Incarcerated Americans

The United States incarcerates people at a percentage greater than any other country on Earth. For every 100,000 people, 639 are imprisoned. Plus, many U.S. prisons are now in private hands, thus incentivising that incarceration.

Incarceration rates by country Incarcerated Americans


Post-Civil War (1870) Most state felony disenfranchisement laws are created, along with poll taxes, and literacy tests in an attempt to keep Black men from voting.
1901 Alabama's “moral turpitude” added to State Constitution
1971 Richard Nixon declares War on Drugs
1974 Richardson v. Ramirez held that convicted felons could be barred from voting without violating the Fourteenth Amendment to the Constitution.
1983 Corrections Corporation of America (CCA) formed as the first private corrections company.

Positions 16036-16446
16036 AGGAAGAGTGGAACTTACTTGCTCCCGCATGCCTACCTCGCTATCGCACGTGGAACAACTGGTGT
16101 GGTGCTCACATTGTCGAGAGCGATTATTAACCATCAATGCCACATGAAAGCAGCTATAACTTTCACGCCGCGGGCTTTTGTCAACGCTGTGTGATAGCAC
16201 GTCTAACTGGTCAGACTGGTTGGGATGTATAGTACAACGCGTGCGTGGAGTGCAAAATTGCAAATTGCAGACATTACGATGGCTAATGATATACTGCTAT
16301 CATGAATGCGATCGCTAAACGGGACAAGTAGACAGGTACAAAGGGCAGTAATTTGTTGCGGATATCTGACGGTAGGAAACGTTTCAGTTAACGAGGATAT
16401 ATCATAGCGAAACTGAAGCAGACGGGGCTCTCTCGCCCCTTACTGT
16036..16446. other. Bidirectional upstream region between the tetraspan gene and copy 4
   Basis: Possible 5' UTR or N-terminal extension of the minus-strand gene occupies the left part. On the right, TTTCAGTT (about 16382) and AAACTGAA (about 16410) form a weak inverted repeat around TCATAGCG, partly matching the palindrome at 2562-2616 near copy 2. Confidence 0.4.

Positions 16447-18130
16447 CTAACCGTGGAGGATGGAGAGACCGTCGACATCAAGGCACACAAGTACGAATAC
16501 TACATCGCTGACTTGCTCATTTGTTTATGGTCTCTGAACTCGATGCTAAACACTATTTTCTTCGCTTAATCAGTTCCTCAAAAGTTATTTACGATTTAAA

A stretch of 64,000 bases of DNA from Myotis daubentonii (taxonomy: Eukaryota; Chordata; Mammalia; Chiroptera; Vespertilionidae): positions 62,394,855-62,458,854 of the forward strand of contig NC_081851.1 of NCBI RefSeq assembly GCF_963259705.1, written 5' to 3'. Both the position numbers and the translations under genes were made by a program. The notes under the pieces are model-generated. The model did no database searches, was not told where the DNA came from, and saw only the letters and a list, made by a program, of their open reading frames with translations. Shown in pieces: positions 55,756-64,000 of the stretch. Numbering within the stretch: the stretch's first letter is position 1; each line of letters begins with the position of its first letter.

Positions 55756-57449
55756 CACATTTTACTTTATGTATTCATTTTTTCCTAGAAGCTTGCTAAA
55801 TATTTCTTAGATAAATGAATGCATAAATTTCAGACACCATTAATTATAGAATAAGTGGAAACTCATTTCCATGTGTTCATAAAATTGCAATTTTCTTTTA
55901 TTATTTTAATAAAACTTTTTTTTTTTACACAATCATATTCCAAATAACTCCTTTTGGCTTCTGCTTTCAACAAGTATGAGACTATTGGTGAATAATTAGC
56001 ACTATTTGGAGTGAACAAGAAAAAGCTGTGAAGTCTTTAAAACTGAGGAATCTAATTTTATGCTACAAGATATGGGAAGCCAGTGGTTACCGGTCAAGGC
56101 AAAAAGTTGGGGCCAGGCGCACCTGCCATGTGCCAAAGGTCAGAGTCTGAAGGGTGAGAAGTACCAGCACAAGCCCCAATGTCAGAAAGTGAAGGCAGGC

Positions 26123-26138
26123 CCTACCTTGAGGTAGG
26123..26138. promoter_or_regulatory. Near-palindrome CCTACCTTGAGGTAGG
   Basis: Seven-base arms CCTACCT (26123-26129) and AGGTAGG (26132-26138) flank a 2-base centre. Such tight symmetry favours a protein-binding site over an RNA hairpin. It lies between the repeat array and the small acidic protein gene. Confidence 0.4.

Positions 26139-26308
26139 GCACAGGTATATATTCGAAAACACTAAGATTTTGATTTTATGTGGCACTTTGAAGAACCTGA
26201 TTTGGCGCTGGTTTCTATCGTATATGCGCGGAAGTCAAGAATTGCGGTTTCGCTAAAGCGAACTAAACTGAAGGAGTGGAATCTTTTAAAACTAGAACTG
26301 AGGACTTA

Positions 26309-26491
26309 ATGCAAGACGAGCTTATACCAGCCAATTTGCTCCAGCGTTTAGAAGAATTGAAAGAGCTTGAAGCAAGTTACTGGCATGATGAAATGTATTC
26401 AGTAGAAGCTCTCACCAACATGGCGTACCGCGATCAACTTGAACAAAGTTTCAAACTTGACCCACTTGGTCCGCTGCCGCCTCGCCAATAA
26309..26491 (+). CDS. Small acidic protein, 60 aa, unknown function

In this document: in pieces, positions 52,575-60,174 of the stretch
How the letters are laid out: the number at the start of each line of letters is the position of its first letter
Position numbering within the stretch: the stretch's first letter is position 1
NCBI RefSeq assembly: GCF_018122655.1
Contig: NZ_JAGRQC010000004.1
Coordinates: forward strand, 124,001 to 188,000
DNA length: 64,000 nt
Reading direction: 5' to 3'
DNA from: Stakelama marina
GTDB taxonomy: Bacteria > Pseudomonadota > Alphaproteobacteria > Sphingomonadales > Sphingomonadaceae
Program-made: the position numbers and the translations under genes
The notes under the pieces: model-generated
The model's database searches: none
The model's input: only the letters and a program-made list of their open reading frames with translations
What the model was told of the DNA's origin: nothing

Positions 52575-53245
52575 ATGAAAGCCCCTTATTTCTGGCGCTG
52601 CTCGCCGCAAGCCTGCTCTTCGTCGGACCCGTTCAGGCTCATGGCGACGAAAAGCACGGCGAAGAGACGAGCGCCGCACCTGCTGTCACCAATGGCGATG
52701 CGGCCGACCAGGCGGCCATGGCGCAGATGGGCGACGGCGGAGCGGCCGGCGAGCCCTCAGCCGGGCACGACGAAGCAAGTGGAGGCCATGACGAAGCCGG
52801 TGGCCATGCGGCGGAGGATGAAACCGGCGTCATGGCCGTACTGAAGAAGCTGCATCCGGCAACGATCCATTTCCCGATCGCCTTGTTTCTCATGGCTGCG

1984 Sentencing Reform Act - dropped rehabilitation as one of the goals of punishment
1997 Massachusetts votes to revoke the right to vote while incarcerated.
Additional reading

American Jail Association

What Can We Learn From the History of Felony Disenfranchisement?

Number of People by State Who Cannot Vote Due to a Felony Conviction

THE CIA-Contra-Crack Cocaine Controversy

Cocaine, Conspiracy Theories and the CIA in Central America


Netflix Doc: CIA Flooded Black Communities With Crack

Settlement Marks Step Toward Ending Abuses At For-Profit Immigrant Prisons

Oklahomans Languish in Jail Awaiting Mental Health Care...

Detention Watch Network